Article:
Reconfigurable Embedded Control Systems: Applications for Flexibility and Agility

Reconfigurable Embedded Control Systems: Applications for Flexibility and Agility

Mohamed Khalgui (Xidian University, China) and Hans-Michael Hanisch (Martin Luther University, Germany)
Release Date: November, 2010|Copyright: © 2011 |Pages: 652
ISBN13: 9781609600860|ISBN10: 160960086X|EISBN13: 9781609600884|DOI: 10.4018/978-1-60960-086-0


New generations of embedded control systems address criteria such as flexibility and agility. To reduce their cost, these systems have to be changed and adapted to their environment without any disturbances.

Reconfigurable Embedded Control Systems: Applications for Flexibility and Agility addresses the development of reconfigurable embedded control systems and describes various problems in this important research area, which include static and dynamic (manual or automatic) reconfigurations, multi-agent architectures, modeling and verification, component-based approaches, architecture description languages, distributed reconfigurable architectures, real-time and low power scheduling, execution models, and the implementation of such systems. The chapters contained within this reference work propose interesting and useful solutions that can be applied in future industry.

Topics Covered

The many academic areas covered in this publication include, but are not limited to:

  • Architecture description languages
  • Control of fault-tolerant discrete event reconfigurable systems
  • Discrete event reconfigurable systems
  • Formal methods for timed and probabilistic reconfigurable systems
  • Industrial communication control systems
  • Interdisciplinary approaches for dependability improvement
  • Monitoring and diagnosis of discrete event reconfigurable systems
  • Networked embedded control systems
  • Recent advances in fault-forecasting methods
  • Software engineering in industry

Reviews and Testimonials

As a collection of papers from various academic institutions, Reconfigurable Embedded Control Systems: Applications for Flexibility and Agility tends to be very theoretical at times. [...] This is not to say that it is all theory as a few of the chapters relate the experiences of the authors using small operating models of industrial equipment, or various types of simulation during their experiments. [...] the book is full of useful information and should be considered recommended reading for anyone involved in the design or development of reconfigurable systems (embedded or not).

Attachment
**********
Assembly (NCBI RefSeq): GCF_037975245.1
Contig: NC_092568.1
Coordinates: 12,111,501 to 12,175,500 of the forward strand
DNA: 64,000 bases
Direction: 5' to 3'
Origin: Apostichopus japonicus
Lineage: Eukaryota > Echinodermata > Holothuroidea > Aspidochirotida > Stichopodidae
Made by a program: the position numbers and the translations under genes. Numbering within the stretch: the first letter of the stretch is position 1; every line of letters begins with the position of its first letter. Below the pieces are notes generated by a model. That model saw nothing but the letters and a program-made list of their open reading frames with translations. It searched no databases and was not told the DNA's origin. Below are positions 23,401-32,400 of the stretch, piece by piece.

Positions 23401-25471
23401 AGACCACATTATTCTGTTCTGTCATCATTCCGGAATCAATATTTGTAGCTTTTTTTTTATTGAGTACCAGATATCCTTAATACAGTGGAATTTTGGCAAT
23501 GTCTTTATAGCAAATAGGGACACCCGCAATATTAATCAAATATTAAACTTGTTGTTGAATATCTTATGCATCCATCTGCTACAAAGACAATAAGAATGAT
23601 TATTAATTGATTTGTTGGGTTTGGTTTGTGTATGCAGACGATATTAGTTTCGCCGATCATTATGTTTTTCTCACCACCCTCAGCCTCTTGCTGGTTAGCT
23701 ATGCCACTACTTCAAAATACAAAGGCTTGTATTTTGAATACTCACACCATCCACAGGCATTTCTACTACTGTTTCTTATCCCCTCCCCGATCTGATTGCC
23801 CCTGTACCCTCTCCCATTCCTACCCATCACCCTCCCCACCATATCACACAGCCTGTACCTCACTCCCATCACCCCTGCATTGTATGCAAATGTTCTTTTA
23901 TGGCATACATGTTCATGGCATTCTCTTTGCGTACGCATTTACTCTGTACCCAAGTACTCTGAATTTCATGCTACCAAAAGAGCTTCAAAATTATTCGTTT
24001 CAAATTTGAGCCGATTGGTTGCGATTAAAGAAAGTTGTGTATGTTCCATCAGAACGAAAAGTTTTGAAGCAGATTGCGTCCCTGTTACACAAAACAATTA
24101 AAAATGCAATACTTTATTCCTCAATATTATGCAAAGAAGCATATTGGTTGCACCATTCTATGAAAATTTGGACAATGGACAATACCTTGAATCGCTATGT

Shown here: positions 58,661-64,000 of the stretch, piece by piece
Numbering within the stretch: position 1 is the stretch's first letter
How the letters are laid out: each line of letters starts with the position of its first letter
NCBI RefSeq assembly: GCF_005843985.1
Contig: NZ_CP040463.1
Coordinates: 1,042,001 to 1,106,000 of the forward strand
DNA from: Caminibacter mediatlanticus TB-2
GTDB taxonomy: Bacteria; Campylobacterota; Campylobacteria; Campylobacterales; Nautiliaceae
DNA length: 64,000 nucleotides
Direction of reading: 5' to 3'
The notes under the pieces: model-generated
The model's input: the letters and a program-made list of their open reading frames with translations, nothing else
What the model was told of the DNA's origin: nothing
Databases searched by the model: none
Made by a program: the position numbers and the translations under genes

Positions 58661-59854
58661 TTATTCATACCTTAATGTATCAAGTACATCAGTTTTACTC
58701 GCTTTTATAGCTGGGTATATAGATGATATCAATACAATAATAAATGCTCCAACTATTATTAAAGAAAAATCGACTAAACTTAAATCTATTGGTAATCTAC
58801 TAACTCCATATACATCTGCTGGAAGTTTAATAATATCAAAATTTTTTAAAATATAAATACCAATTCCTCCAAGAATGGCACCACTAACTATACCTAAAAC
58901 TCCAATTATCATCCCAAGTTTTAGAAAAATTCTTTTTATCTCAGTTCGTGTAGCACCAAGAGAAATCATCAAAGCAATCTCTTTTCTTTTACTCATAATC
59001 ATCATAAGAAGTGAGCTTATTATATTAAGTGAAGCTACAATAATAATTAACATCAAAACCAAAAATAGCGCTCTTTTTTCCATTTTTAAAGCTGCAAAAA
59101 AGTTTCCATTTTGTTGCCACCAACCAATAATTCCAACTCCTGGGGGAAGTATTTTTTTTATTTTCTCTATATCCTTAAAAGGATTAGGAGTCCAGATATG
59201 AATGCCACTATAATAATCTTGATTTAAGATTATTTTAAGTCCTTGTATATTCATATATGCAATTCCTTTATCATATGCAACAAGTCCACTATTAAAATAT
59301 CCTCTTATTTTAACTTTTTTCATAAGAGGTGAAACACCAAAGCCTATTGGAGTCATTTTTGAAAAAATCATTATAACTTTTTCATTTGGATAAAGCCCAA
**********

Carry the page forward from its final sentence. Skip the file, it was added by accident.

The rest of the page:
– Randall L. White, Lockheed Martin Space Systems. Software Engineering Notes, September 2011.

These different chapters, prepared in different known research laboratories, address many interesting topics that can be considered in Industry.

– Dr. Mohamed Khalgui, Laboratory on Automation Technology, Germany; and Prof. Dr. Hans-Michael Hanisch, Martin Luther University, Germany

Table of Contents and List of Contributors

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Nowadays, embedded control systems are widely used in many industrial sectors such as consumer electronics like personal digital assistants, mp3 and DVD players, videogame consoles, digital cameras, fax and printers, GPS receivers, and mobile phones.  In addition, many household devices such as washing machines, intelligent alarms, dishwashers, microwave ovens, new televisions are based on embedded control systems for control and surveillance.  In Transport, systems from flight, maritime to automobiles, motorcycles and bikes increasingly use embedded systems especially for safety. Future electric vehicles are increasingly using embedded software to maximize efficiency and reduce pollution. Telecommunication systems employ also embedded systems from telephone switches to mobile phones at the end-user. Moreover, ventilating, heating and air conditioning systems use networked thermostats to control temperature that can change by time of day and season. Many automated systems use wired- and wireless-networking that can be used to control lights, security, surveillance, climate etc., all of which use embedded control devices for sensing and controlling.  Medical equipments are increasingly using today more and more embedded control systems for vital signs monitoring, electronic stethoscopes for amplifying sounds, and various medical imaging for non-invasive internal inspections.